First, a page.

Hyderabad, India: Caged Delight


1Among the delicate spread of the berry bushes and behind the healthy trunk of a tall banyan tree, she stood, watching. Her eyes, wild like fire, matching the ferocity in her face, glanced at the crowd waiting to see her perform. As she stood up, as majestically as she could and tried to hide her kids behind her powerfully built structure, everyone gasped. And then she roared. People gathered around, their cameras held up to their eyes as they ooh-ed and aah-ed at her golden sheen. But I stood back.

My camera was in my hand, the shutter closed, my face expressionless. As she roared again, I heard everyone cheer. But I couldn’t. They saw her beauty, but I saw her fear. They saw her fiery eyes, but I felt the tears behind them. They enjoyed the entertainment but I suffered in her torture.
Her sheer motherly protective instincts reminded me of my own mother’s.

It may seem weird, my connecting with an animal, but sympathizing is all I can do when I go to the zoo. That’s why I try to avoid it. But my younger sister’s loud laughter and the glitter in my mother’s eyes are the only reasons for my reluctant presence. As always, I stand, rooted to my spot, my heart shattering into a million depressed pieces at the crouching beasts.

A distractingly piercing screech makes me turn and look for the source. At a distance, I see a tiny monkey, its furry, dark skin glistening under the scorching sun. But the scream hasn’t come from it. It has come from a little girl whose hair is now awkwardly caught in the monkey’s hand. She’s shouting and crying hysterically, as the zookeepers rush to her rescue. Taking the animal away, they apologize. I watch as the girl is being pampered. But the monkey is locked up in a basket, unable to get out. It is absurd for me to see that the girl who made a mistake by going too close to the cage is being taken care of, while the poor animal, unable to fight its natural protective instinct, is being punished for being wary.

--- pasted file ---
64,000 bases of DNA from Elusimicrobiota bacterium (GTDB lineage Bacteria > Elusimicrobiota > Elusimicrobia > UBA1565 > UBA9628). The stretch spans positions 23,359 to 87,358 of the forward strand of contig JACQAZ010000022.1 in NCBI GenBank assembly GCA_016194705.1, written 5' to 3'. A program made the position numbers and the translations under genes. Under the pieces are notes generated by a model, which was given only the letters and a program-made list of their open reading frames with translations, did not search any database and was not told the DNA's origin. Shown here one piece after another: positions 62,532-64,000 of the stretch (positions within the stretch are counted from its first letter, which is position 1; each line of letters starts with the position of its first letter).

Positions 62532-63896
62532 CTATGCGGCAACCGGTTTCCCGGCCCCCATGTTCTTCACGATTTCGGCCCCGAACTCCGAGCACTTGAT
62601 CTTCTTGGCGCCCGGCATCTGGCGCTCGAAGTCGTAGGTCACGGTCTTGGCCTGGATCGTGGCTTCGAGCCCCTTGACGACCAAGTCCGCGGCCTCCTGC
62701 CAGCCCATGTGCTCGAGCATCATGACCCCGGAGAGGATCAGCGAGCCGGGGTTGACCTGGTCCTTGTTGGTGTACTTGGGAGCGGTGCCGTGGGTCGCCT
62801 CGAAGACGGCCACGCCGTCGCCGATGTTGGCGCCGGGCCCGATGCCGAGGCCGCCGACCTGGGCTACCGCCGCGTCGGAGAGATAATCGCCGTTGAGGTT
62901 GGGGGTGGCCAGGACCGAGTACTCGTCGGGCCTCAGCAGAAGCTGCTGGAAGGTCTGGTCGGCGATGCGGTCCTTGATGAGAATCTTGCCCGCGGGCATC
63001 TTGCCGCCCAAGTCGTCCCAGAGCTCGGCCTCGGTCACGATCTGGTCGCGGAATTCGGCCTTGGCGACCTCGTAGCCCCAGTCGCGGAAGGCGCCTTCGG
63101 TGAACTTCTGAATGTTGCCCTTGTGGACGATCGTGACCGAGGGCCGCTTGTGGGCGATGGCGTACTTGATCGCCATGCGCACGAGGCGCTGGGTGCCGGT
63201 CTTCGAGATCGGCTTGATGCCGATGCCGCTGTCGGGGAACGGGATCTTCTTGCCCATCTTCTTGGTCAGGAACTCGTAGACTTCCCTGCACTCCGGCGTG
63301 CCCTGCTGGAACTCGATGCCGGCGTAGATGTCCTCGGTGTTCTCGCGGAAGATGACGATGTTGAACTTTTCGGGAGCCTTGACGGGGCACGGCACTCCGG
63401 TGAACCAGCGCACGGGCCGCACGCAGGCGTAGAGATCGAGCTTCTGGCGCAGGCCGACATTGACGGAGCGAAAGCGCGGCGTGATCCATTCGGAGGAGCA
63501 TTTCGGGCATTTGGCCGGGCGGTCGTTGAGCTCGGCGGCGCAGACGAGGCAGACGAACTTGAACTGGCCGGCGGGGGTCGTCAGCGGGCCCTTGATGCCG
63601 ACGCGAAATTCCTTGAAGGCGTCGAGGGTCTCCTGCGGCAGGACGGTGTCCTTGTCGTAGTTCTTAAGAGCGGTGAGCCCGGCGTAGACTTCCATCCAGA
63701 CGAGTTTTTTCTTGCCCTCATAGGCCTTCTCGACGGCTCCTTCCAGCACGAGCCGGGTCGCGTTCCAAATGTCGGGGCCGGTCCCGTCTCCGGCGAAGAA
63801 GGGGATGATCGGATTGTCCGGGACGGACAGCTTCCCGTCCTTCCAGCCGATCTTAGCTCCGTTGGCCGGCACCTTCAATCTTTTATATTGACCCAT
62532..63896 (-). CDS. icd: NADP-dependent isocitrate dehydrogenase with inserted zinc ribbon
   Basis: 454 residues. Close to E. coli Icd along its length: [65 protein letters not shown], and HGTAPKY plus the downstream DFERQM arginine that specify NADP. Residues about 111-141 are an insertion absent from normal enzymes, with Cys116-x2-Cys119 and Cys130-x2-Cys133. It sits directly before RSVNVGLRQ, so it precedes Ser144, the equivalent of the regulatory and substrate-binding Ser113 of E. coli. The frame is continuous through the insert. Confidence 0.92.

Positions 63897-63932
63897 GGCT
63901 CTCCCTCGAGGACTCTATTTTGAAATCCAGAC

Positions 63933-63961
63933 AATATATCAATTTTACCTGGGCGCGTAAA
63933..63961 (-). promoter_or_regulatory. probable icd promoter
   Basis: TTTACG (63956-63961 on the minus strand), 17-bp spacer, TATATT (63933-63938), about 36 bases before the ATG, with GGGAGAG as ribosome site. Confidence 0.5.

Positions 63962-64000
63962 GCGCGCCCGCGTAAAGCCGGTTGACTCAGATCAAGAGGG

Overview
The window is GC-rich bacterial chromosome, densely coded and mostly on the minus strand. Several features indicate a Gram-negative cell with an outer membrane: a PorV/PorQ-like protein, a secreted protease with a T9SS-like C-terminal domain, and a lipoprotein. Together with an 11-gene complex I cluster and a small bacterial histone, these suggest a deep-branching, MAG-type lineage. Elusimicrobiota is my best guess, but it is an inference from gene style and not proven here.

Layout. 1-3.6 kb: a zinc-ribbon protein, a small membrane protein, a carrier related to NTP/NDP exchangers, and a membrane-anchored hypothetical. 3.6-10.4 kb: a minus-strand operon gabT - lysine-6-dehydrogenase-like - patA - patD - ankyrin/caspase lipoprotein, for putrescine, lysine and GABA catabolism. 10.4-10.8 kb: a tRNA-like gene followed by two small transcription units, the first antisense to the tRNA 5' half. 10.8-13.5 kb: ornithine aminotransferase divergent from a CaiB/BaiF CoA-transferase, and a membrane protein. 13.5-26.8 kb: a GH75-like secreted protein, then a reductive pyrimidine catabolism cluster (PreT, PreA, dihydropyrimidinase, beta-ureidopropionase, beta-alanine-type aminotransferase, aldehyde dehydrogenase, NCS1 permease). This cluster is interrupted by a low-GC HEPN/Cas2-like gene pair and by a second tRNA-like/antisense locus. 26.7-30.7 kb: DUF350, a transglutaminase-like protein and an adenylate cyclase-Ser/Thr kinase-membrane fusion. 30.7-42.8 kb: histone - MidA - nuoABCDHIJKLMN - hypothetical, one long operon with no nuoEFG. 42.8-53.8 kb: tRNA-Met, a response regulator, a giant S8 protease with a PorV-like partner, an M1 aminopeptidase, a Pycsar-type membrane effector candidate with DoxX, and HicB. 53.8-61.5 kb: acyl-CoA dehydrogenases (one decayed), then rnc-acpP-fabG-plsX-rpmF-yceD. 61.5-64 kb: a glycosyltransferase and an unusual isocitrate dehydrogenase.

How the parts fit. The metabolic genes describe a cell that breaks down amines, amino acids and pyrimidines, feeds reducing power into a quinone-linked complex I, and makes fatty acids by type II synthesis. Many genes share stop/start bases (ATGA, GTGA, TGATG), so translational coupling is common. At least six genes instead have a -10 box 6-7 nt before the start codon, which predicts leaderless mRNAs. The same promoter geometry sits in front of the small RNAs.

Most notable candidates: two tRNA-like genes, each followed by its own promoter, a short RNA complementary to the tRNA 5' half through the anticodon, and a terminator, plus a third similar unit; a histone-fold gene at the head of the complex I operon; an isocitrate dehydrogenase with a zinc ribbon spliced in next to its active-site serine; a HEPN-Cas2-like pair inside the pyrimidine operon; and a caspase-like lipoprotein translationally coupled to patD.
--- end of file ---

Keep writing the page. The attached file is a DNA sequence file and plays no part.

The other terrible sight I witness is that of the birds. Their cages are more depressing than anything else in the zoo. For a living being that is used to the fresh air, being locked up by all sides must be awful. More snaps and exclamations of wonder. But I stand and watch the sad thing look up longingly at the sky, and I know that it wishes to be among the crows that are free. Its cramped wings flutter helplessly as its head bobs up and down, confused.
I look away.

Standing on the other side of the bars, it’s easy for me to be able to empathise with the creatures but I know that I will never be able to judge the depth of their harried emotions. Life for me, for us, is easier. As darkness looms large upon us, literally, we make our way back to our cars; our footsteps imprinting the sand like the animals have made their mark in my heart. While it saddens me to come here, it also makes me feel thankful. It makes me realize that there is one thing that is very important in this world. Freedom.

As we drive away, the stars appear, lightening the night.
Tomorrow, the sun will come up.
More people will visit the zoo to take photographs, trying to capture the moment.
They will see the greenery, the settings and the animals.
But I will always see the longing in their eyes.
A longing for freedom.

About the Author: Shravya Gunipudi is a 20 year old CA Final Student from Hyderabad, India. Writing has been her passion right from a tender age and she has won numerous contests. She also has a blog titled ‘Fictionally Inkspired‘ – shravyagunipudi.wordpress.com

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